NFL Commissioner Roger Goodell spoke with James Brown about the recent concussion that Cleveland Browns QB Colt McCoy suffered from a hit by Steelers LB James Harrison. Goodell also goes into depth about the NFL cracking down on concussions.

Starting this Saturday, that will be a reality.

"NFL contacting teams asking them to put a Certified Athletic Trainer in the Press Box for this weekend's game," CBS Sports Charley Casserly reported Tuesday. "College trainers may be used."

More details via CBSSports.com's Will Brinson:
The league will send a memo to all 32 clubs Tuesday or Wednesday to break down the new protocol for using the trainer during the game.

The trainer will be situated in the press box and monitor the entire game while having direct communication to the sideline to ensure that anyone who may have suffered a concussion will receive proper medical treatment.
Harrison, meanwhile, appears to have learned his lesson, too.

"I'm doing everything [the league] asks me to do," Harrison said. "I've lowered my target area, that's it. … I'm not worried about anything. I can't foresee the future. I'm not a fortune-teller. I'm going to deal with it as it comes."

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Posted on: December 20, 2011 6:18 pm
Edited on: December 20, 2011 6:28 pm
 

NFL sends concussion-monitoring trainers to games



By Will Brinson


Ever since Colt McCoy took a shot from James Harrison on Week 14's Thursday night game, suffered a concussion and returned to the field, the rhetoric surrounding the need for an on-hand specialist to monitor potential concussions has been cranked up.

NFL Commissioner Roger Goodell, speaking with CBS Sports James Brown this past Sunday, said he wanted doctors eyeing each game and its players 'at all times.' That will now happen, beginning on Christmas Eve, when the NFL sends certified athletic trainers to each NFL game in order to monitor concussions.

"NFL contacting teams asking them to put a Certified Athletic Trainer in the Press Box for this weekend's game," CBS Sports Charley Casserly reported on Tuesday afternoon. "College trainers may be used."


According to NFL spokesman Greg Aiello, the mandatory officials will be paid by the NFL and approved by the NFLPA.

Aiello also said the league will send a memo to all 32 clubs Tuesday or Wednesday to break down the new protocol for using the trainer during the game.

The trainer will be situated in the press box and monitor the entire game while having direct communication to the sideline to ensure that anyone who may have suffered a concussion will receive proper medical treatment.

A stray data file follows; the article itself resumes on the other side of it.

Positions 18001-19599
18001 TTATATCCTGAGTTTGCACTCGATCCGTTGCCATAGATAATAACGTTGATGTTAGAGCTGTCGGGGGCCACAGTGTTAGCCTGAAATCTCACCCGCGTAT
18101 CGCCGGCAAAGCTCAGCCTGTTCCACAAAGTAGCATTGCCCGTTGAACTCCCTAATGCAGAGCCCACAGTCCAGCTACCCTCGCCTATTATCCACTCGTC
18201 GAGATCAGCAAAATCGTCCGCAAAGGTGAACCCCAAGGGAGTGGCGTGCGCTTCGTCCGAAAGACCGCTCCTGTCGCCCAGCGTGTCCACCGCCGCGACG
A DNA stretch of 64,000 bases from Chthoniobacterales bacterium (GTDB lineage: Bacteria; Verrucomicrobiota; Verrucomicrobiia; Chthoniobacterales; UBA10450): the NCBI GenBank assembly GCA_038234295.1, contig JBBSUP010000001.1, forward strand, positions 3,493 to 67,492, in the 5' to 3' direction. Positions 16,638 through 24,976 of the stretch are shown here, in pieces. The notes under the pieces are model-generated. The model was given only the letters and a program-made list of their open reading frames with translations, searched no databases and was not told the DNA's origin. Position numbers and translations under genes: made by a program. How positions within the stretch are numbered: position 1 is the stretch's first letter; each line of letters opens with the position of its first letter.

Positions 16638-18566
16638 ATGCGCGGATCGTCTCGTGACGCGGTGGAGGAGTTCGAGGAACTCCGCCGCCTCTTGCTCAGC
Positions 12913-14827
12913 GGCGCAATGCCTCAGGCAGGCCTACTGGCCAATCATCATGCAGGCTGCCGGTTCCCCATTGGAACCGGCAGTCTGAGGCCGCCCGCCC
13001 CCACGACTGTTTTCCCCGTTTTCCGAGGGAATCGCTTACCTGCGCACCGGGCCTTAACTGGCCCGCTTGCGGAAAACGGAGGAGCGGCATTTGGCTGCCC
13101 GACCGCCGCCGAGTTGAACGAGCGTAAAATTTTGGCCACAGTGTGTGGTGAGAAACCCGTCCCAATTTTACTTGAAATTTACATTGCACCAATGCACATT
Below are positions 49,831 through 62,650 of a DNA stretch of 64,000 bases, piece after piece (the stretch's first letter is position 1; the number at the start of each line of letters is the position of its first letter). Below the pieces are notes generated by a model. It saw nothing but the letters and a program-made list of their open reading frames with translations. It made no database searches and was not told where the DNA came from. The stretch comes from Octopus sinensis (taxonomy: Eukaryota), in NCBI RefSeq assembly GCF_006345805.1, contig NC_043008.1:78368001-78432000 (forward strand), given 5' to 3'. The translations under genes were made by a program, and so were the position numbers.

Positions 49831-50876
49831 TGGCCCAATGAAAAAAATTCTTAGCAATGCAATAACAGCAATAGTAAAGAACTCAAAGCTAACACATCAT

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Posted on: December 20, 2011 2:02 pm
 

Browns 'more than likely' to start Wallace at QB

It looks like Wallace will get his second start of the season when Cleveland travels to Baltimore Saturday. (Getty Images)

By Ryan Wilson

Last Friday, Browns head coach Pat Shurmur hinted that if quarterback Seneca Wallace played well in place of concussed Colt McCoy, it could shed light on McCoy's future as Cleveland's starter.

"To see another quarterback operate with other players will help us learn something about everyone involved," Shurmur said at the time, according to CBSSports.com Rapid Reporter Marty Gitlin. "It'll help us evaluate Seneca. That's why you want to wait until the end of the year to [make a personnel decision]."

Wallace was 18 of 31 for 226 yards (1 TD, 0 INTs) in the Browns 20-17 overtime loss to the Cardinals Sunday, but he committed a critical fourth-quarter fumble deep in Cleveland territory that allowed Arizona to tie the score, 17-17.

On Tuesday, Shurmur all but indicated that Wallace will start Saturday against Ravens. Gitlin reports that McCoy remains out, though Shurmur said he's not certain he is still being held back by concussion symptoms.

"I talked to [McCoy] a long time," Shurmur said Tuesday via the Cleveland Plain-Dealer. "His spirits are good. Like anybody who wants to play, he's anxious to get out there. But he understands there's a process he has to go through before he can play again," he said.

“I don’t know that," Shurmur said, when asked if McCoy was headed for injured reserve. But he's also not willing to rule McCoy out for Browns' Week 17 game against the Steelers. "We’ll have to see.”

A day earlier, Shurmur was noncommittal about McCoy's immediate future.

"I'm going to cross that bridge when they're both healthy," Shurmur said, via the Plain Dealer's Mary Kay Cabot. "Right now, until Colt's healthy, we're going to go with Seneca. … If Colt is OK — when Colt is OK — we'll talk about (where he is on the depth chart). How's that? Good answer?"

Of course, the reason McCoy didn't play last week was because he suffered a concussion against the Steelers in Week 14 and the Browns sent him back into the game a few plays later. That led to more conversations about player safety, including NFL commissioner Roger Goodell telling CBS that "We want to make sure someone -- a medical professional -- has his eyes on that field at all times and can see when an injury occurs to somebody so that the proper medical care is being given."

For now, here's what we know: Wallace "more than likely" will play against the Ravens. Everything after that? To be determined.

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The views expressed in this blog are solely those of the author and do not reflect the views of CBS Sports or CBSSports.com